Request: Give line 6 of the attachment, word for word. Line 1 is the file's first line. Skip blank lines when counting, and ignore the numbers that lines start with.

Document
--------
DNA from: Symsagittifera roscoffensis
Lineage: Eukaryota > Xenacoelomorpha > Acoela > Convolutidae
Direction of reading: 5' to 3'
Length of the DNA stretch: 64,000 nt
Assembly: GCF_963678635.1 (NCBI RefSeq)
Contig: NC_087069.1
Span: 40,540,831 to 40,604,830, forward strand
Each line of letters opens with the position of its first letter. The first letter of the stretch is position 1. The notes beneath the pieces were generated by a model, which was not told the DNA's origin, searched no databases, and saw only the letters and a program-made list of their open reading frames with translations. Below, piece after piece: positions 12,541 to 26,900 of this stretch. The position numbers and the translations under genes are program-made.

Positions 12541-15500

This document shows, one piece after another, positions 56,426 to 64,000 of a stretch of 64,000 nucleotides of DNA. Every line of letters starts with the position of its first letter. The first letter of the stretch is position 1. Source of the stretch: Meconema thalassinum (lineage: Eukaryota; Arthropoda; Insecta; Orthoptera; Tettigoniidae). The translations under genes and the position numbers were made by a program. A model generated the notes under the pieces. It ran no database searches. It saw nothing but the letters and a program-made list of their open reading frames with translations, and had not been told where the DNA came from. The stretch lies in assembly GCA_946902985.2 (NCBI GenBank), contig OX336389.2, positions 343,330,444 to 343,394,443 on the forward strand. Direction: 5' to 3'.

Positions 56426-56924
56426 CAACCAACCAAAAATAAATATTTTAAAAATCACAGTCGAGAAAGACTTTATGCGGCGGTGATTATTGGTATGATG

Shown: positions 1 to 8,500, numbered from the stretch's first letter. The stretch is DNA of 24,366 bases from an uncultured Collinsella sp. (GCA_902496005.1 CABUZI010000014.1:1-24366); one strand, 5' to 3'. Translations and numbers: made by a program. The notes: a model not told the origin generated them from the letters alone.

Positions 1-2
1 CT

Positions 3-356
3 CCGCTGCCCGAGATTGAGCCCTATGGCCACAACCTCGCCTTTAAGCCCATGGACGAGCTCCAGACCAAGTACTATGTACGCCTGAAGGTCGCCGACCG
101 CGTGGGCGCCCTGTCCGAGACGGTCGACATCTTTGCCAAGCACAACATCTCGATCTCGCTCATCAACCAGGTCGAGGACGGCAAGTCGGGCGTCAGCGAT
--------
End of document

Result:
Contig: NC_087069.1